I have used PrivateInternetAccess for the past couple of years—and I know a couple of my colleagues here have, as well. It’s fairly cheap and easy to use, and I have never been particularly concerned that the company has compromised my information, though this Github post did make me go home and check my own settings (though I signed up with one of my regular email addresses and pay with a credit card, you can use a burner email (or perhaps one created by a service such as Abine’s Blur, which I use on occasion) and pay using a variety of other, more anonymous methods.
But that service may not be right for you.
If you’re wondering what may be, I would definitively not recommend hitting up Google. “Best VPN 2017” will get you a whole bunch of hits, and some of them may be from publications you trust, but most won’t; you probably shouldn’t trust any of them. Click through to one of those lists, and you’ll often see that it’s topped by one particular service that’s all glittered up; there may even be an affiliate link for you to use.
Your best bet is an unbiased third party, one that gains nothing from your choice. That One Privacy Site, for example, has a comparison chart that is constantly updated with new information and, as of this writing, has as many as 53 data points on 179 different VPNs.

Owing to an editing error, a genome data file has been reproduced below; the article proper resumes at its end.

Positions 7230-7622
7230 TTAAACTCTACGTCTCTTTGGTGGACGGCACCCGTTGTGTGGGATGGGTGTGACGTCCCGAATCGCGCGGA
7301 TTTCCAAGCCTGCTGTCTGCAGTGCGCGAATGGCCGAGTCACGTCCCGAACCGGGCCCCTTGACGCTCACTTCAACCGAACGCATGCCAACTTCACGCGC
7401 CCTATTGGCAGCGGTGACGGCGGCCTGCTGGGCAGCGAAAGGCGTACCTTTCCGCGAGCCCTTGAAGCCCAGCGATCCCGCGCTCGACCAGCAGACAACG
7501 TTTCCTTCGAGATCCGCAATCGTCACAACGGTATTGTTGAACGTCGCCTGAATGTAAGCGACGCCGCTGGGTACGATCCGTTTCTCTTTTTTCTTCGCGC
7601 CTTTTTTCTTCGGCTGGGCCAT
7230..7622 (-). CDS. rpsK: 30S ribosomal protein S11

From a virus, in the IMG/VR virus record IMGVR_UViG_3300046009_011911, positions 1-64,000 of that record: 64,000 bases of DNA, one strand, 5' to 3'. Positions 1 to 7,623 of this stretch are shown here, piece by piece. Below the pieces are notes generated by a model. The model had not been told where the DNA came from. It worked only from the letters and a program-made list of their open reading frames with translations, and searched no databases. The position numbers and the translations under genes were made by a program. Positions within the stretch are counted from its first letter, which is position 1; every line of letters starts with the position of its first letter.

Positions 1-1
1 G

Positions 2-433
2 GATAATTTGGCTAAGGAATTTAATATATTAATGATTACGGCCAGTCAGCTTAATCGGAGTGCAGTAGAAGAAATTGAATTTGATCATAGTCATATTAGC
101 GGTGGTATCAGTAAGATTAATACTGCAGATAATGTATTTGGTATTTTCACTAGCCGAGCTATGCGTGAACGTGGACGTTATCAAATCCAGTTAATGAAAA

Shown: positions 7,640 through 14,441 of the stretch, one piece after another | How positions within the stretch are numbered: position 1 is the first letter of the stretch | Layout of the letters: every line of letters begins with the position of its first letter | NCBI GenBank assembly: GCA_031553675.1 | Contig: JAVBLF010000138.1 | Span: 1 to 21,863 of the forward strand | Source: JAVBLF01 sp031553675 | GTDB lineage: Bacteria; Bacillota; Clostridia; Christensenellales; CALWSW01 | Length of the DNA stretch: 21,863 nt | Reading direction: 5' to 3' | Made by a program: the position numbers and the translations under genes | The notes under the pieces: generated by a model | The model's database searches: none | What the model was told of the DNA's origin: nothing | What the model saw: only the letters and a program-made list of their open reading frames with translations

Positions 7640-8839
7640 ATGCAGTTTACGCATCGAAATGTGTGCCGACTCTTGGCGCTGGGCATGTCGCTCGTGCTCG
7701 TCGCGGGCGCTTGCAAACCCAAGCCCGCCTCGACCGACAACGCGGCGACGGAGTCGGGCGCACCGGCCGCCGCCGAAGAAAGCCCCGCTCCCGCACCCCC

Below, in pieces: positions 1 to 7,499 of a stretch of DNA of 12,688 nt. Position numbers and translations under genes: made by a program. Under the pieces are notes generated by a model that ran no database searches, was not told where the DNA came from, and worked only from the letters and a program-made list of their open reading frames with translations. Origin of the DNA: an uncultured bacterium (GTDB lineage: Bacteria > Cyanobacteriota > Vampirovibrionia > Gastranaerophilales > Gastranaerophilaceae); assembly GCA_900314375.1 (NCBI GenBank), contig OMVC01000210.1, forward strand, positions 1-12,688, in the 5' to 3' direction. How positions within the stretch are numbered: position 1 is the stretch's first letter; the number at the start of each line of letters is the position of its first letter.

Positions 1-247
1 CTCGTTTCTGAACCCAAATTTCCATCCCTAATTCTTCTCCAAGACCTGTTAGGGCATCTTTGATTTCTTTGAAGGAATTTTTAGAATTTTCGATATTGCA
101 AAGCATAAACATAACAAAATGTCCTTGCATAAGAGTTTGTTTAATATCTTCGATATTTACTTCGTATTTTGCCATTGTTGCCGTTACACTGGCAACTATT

The reason it’s impossible for me (or anyone else) to tell you what to get is that everyone has different needs. Mine are simple, so a simple service like PIA is great for me. It doesn’t impact my speed in any noticeable way, and I mostly use it when I’m out of the house… though that may be about to change (see next section for more on that).
But a more complex and secure service will, by adding any technological hurdles to accessing your information, impact your browsing experience in some way. You’ll likely see slower speeds or potentially have difficulty accessing certain unsecured or other suspicious websites; alternatively, websites that track IP addresses specific to VPNs might find you suspicious. If you want an unaffected browsing experience (you just care about accessing the UK version of Netflix), then you’re not going to get the added security or anonymity features. Services may heavily favor one or the other, or try to strike a balance. But, you will need to decide on your own what you care about and select accordingly.